Banquo's Ambiguity In Macbeth

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Many playwrights will add some ambiguity into their works with the intention to mystify an audience. William Shakespeare perfectly displays such ambiguity in many of his plays, but Act 3 Scene 4 from Macbeth stands out among the rest. Within this scene, the ghost of Banquo haunts Macbeth… or is Macbeth just going insane? That is the question the audience finds themselves dwelling on for the rest of the play…well... if they read it. If they watch a live-action adaptation, depending on which one they view, their view will be swayed one way or the other. This is simply because a director or production company, such as Rupert Goold with his 2010 adaptation or The Royal Shakespeare Company with their 1978 adaptation, can have an astound effect on…show more content…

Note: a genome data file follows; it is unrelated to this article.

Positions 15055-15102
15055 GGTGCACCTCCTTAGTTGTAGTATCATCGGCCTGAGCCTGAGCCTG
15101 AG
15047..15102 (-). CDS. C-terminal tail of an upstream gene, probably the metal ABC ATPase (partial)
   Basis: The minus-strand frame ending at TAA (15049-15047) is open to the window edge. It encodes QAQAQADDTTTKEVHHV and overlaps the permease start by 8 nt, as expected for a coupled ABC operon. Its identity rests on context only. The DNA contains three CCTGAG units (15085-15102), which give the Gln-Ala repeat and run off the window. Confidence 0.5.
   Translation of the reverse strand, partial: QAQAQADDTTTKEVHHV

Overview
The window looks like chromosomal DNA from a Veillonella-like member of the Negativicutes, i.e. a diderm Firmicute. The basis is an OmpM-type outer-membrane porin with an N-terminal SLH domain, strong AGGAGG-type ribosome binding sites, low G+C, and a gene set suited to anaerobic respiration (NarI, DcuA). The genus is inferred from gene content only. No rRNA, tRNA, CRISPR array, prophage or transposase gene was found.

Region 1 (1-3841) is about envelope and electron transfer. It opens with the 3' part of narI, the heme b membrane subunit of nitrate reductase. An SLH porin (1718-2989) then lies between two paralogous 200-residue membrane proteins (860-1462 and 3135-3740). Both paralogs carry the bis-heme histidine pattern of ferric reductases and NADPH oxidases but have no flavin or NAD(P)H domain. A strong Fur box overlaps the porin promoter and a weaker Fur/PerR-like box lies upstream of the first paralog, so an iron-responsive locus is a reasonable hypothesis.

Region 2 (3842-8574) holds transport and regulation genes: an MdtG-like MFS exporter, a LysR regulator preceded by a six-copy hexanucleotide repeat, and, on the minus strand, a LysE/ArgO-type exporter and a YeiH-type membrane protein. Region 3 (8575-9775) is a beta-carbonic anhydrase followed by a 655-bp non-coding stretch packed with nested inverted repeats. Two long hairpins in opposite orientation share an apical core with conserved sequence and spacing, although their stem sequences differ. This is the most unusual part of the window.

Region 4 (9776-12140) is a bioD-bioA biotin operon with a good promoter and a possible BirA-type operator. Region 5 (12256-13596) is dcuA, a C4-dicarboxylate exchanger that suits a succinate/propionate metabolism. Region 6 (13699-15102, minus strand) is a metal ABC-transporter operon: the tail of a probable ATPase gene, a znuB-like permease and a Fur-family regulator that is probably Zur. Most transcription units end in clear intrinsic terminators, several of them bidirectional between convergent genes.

Although this may not be a huge deal when considering the play as a whole, it makes all the difference when it comes to the banquet scene. Since the Royal Shakespeare Company limits themselves to a stage (which lacks the fancy lighting and numerous actors a movie has), the performers must exaggerate emotion in order to properly convey the tone of the scene. This over-acting allows the audience to clearly see how distraught and guilty Macbeth feels about Banquo’s death and, when his ghost appears, the audience has to come to the conclusion that Macbeth is hallucinating since there is no actor actually playing the role of Banquo. Goold’s adaptation is very different. It is a complete movie production, so over-acting can be replaced with features such as lighting. Although Macbeth’s actor still does a great job portraying his fear, it is magnified when the lighting goes from bright colors to dark ones when Banquo appears (with an actual actor portraying him). Even though Macbeth is still the only one who seems to see the ghost, the mixture of proper lighting and an actor filling the role of Banquo makes the whole scene a lot less confusing than The Royal Shakespeare Company’s version. Since confusion and insanity are often seen together, the audience is a lot less likely to assume that Macbeth in crazy. Instead, they will likely question his mental state and

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